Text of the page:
You don’t have to play by the rules of the corrupt politicians, manipulative media, and brainwashed peers.

When you subscribe to The Daily Bell, you also get a free guide:

How to Craft a Two Year Plan to Reclaim 3 Specific Freedoms.

This guide will show you exactly how to plan your next two years to build the free life of your dreams. It’s not as hard as you think…

Identify. Plan. Execute.

Yes, deliver THE DAILY BELL to my inbox!

Comments

BuddyEffed . . . _ _ _ . . . Wed, 06/20/2018 - 20:27 Permalink

MemeSoEasy is the powerhouse of meme editors if you ask me.  Crazy full of features.  It has a unique stamping technology that I don't think Photoshop or any other editor even has.  Color gradient backgrounds, copy and paste from other photos into your current artwork, emoji and emoji strings possible, triple tap duplicates almost everything, rounded corner choice on text, color matching for text background, and pinch/spread resizes instantly almost every addition on its creation, with unique animation effects on some features too.  Selecting share brings up options to send the current art in work as a png file by text, email, FB, Twitter, etc.  Just choose who it goes to and it's a done deal.

https://memesoeasy.com

WBonzai might like that app running on an iPad very much.

In reply to by . . . _ _ _ . . .

El Vaquero BuddyEffed Wed, 06/20/2018 - 22:21 Permalink

When I read Article 13, I did not notice anything in there that mentioned the jurisdiction from where the content was uploaded.  It's a safe bet that if I, as an American, upload something that is covered under fair use, but it violates EU rules, the EU will go to whatever company I uploaded the content to and try to fine it if it has ANYTHING in EU territory.  The EU wants a fucking empire.  

In reply to by BuddyEffed

bh2 Wed, 06/20/2018 - 19:01 Permalink

If you live in an EU country, you have only your fellow citizens to blame. Eventually, Europeans always develop a way to be at each other's throats. It's a gift.

The US should simply stand back the next time they throw a war party and let the chips fall where they may. Who "wins" really doesn't matter.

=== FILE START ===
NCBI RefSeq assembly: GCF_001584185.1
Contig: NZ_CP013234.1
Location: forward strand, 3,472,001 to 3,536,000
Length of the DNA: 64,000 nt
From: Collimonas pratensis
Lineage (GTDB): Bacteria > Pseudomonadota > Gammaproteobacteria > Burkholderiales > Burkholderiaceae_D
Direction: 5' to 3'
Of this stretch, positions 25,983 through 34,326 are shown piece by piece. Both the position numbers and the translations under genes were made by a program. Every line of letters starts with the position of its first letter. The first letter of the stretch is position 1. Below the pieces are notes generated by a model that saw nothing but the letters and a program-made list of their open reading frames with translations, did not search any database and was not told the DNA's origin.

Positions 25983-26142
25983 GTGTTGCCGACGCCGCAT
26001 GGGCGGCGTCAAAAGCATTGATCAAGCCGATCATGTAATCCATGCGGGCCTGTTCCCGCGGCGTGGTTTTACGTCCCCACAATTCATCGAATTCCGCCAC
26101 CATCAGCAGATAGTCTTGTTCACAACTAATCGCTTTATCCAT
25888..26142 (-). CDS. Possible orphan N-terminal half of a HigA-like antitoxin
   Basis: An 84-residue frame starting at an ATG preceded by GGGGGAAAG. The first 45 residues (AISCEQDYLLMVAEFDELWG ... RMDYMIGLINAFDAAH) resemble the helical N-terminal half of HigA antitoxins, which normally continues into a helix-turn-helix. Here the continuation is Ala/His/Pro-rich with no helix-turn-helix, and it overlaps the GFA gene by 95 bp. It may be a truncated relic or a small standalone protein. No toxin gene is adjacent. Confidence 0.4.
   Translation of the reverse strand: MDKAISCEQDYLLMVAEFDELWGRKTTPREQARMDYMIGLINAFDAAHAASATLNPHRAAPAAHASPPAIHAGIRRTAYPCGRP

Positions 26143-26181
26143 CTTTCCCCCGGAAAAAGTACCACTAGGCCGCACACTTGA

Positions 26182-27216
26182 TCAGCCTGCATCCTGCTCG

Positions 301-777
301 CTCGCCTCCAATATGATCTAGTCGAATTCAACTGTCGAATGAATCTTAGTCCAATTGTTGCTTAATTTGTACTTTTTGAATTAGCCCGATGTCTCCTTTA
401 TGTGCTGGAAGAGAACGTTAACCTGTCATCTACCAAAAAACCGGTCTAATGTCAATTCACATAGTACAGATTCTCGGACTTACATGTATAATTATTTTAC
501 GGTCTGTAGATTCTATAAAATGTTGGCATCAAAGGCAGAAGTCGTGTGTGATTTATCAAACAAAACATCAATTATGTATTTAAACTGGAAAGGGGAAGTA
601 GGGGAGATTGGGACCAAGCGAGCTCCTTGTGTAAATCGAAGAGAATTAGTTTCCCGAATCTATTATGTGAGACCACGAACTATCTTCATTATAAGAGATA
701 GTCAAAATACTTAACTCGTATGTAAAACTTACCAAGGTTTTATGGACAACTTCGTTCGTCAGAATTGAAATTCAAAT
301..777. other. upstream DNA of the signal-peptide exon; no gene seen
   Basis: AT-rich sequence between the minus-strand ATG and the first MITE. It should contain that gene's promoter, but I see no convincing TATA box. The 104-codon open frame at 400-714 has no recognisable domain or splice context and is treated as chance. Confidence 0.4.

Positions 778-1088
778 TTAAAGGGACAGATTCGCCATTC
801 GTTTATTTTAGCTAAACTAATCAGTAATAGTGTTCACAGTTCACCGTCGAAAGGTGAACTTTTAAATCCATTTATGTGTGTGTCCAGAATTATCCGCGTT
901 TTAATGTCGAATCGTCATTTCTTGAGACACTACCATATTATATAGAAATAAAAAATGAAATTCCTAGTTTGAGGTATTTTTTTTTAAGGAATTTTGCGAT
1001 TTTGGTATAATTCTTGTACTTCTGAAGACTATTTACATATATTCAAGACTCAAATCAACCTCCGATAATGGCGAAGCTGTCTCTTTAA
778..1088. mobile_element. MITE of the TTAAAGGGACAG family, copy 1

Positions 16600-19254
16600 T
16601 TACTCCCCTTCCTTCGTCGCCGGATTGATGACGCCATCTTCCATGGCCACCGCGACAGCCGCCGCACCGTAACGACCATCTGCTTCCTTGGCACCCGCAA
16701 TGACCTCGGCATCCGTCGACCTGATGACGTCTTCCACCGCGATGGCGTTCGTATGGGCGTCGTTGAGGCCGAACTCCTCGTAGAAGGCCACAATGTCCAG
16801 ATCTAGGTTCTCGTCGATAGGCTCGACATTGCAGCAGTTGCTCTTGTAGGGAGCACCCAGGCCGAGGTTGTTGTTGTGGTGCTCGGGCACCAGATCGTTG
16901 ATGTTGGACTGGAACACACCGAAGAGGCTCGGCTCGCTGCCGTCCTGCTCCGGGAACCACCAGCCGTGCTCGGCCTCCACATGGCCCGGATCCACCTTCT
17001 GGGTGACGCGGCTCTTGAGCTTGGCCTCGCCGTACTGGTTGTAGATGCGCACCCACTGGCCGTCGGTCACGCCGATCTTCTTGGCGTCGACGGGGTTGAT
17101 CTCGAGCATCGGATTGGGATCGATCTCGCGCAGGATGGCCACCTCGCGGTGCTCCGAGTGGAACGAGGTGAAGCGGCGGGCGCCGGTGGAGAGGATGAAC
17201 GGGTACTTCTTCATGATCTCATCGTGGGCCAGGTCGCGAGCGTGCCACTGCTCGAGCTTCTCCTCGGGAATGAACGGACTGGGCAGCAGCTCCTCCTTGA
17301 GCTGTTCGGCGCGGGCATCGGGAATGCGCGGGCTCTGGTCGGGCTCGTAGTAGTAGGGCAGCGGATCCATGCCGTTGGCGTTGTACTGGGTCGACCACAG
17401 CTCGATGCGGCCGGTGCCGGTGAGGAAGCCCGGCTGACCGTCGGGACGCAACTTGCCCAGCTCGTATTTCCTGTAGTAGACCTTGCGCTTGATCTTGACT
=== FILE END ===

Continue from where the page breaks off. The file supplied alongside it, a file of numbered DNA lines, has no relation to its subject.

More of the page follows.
lincolnsteffens Wed, 06/20/2018 - 19:39 Permalink

So, if you record some event happening in a public place and a business logo or copyrighted photo or business name appears in the background or a copyrighted art work you can't put it on the internet. What happens if a movie company is doing a movie or documentary or a news organization is filming they cant use it if something appears that is copyrighted. In other words, it is the end of the age of video.

That will work well. Ha, Ha, Ha Ha... ad infinitum.

Pernicious Gol… Wed, 06/20/2018 - 19:42 Permalink

The left can't meme because meming requires a fair amount of abstract thinking, a form of intelligence. This EU action won't ban meming. The only way to do that would be to eliminate everybody there with an IQ over 110, which they are trying to do.

yvhmer Thu, 06/21/2018 - 02:38 Permalink

Then you do not understand the structure.

The EU cannot apply a law from a union level. member countries need to amend their laws according to the union. 

Until such a thing is done nothing will happen. 

GDPR is such an example in which no one is allowed to film or photograph another human being unless you acquired their consent , for every photo .... 

But.... The government can listen and record anything they want of you with or without your explicit consent. 

So the EU may fall, the laws are on the books in individual countries. ...

Obamanism666 Thu, 06/21/2018 - 04:15 Permalink

So lets start: "Put the Meme down and step out of the car", " Do you have a conceled Meme license?", Which last longer a Politician's Promise or my Meme?"......